99% of the time we watch NHL games broadcast live on our mobile device or on your television, they take place indoors, in a stadium where you have the technology to create the perfect ice and a great crowd atmosphere. It also provides protection against rain, snow, warm temperatures, and freezing temperatures. But wait. Protection against snow and freezing temperatures? Yes, it seems counterintuitive, doesn’t it? After all, the game of hockey was first played outdoors shortly after its invention. Before the National Hockey League existed, games were played indoors. It was to accommodate fans, maintain ice conditions, avoid legal trouble, etc.
If true hockey fans had their way, all games would be outdoors, but unfortunately Florida and Carolina almost never have freezing temperatures and most of the snow will melt in Canada once the playoffs begin.
Basically reality sucks so we have to improvise.
It was decided that hockey needed to go back to its roots, as it was first played in the 19th century on a small patch of ice where a group of geniuses decided it was a great idea to hit a 3-inch piece of rubber with thin pieces. of wood while moving using steel blades 5 millimeters wide by 2 inches high. And no, I’m not being sarcastic, I really think it’s cool.
Suppose we go back to 2003, the year before the NHL’s first outdoor game was held in the modern era, and we ask ourselves this question:
“How do we make outdoor NHL games work?”
For it to work, the conditions must be met. First of all, the weather has to be cold enough. Second, the technology needs to be in place for the ice to hold up in case the weather gets a bit hot. It can only take place in December, January or February because it is obviously cold in those months. Someone has to make money, so owners have to be convinced it’s a good idea (Fast forward to 2016, every NHL team wants an outdoor game now). It has become a mass publicized event for seats, jerseys and other merchandise to sell out, so fans need to express interest in it, but more importantly, there must be an emotional connection for the fans.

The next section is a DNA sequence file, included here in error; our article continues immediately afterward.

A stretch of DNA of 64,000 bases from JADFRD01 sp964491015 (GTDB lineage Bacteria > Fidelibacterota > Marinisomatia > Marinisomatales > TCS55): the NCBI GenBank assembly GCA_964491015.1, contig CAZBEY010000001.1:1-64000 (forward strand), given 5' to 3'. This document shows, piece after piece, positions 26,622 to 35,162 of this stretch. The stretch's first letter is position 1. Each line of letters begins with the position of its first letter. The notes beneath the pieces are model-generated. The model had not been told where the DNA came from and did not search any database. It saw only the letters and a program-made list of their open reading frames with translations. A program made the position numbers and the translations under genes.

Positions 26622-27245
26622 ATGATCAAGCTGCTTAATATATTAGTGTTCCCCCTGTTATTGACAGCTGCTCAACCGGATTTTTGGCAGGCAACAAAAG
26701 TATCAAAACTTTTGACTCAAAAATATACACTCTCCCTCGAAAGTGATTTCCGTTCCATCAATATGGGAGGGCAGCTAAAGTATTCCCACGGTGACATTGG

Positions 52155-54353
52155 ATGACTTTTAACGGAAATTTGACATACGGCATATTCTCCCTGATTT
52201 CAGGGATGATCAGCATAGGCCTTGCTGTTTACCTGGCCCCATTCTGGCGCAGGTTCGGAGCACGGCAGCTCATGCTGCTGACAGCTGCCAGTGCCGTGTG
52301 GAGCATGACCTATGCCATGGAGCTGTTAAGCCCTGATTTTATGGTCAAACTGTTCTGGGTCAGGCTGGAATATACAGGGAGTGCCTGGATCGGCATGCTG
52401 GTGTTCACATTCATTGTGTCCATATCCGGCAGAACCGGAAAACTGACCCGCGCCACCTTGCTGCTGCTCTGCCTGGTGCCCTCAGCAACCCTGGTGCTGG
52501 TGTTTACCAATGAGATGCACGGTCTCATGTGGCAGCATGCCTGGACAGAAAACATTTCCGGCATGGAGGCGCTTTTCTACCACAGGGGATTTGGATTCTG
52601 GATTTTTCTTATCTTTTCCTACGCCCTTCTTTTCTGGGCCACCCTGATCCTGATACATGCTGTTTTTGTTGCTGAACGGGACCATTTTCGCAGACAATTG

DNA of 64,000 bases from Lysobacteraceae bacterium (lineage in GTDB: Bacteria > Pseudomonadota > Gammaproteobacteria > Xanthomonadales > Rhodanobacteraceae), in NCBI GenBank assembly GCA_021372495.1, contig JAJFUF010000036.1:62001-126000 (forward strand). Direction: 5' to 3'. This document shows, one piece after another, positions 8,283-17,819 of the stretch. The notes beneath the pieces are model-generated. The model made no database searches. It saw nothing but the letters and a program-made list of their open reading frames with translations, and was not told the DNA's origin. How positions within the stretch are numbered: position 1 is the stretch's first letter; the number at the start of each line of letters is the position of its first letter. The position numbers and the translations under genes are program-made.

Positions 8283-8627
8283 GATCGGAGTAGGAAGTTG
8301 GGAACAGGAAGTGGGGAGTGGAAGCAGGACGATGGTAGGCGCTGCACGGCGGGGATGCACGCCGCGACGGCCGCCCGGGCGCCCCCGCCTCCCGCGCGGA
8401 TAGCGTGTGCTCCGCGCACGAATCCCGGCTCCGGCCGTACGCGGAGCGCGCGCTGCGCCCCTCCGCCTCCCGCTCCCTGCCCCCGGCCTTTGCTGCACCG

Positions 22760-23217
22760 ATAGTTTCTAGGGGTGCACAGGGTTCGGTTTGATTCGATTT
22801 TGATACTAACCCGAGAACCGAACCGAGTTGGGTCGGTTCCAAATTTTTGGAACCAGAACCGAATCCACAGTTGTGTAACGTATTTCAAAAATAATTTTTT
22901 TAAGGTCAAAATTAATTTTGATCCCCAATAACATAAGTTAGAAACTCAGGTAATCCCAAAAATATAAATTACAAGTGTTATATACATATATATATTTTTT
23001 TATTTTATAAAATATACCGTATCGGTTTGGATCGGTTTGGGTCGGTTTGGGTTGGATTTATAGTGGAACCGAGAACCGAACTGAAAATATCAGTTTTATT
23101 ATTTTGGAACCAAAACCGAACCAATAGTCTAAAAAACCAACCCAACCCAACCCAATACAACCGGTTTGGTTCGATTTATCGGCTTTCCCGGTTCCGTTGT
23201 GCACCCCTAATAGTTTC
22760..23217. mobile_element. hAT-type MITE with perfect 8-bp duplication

I can think of a million more reasons, but you understand.
As I write this now (February 19, 2016), both the Stadium Series and the Winter Classics have been incredibly successful since the first official Winter Classic in 2008 when Buffalo hosted Pittsburgh. TV ratings have been declining slightly for 3 years in a row, but merchandise sales and tickets are mostly sold out.
Reason # 1: Great excuse for goalies to get new gear just for the game.
Okay, there is a greater purpose that goalkeepers get gear made just for the big date. Some of the gatekeepers sign and auction them off for their favorite charities and that’s amazing, but some of them just want it because you only live once. Outdoor games have really inspired some great pad designs and goalie mask. Just look at Bryzgalov’s 2012 Winter Classic mask when he played for the Flyers. It has some of Philadelphia’s greatest sports icons infused into a mask. I think he designed the mask that way because he wanted his mask to be the center of the universe just for that game, but who am I to judge?
Reason # 2: HBO’s path to the classic winter series.
If you haven’t seen any of the ‘Road To The Winter Classic’ episodes, you have to because they’re great. If you want to see the personality and insight into the lives of NHL players, look no further, because it will enlighten you on what some NHL players are really like in their personal lives. You see some of these guys at their best but also at their worst. Unless you have NHL All-Access or Center-Ice, this won’t surprise you as much, but without the Winter Classic, these miniseries wouldn’t exist.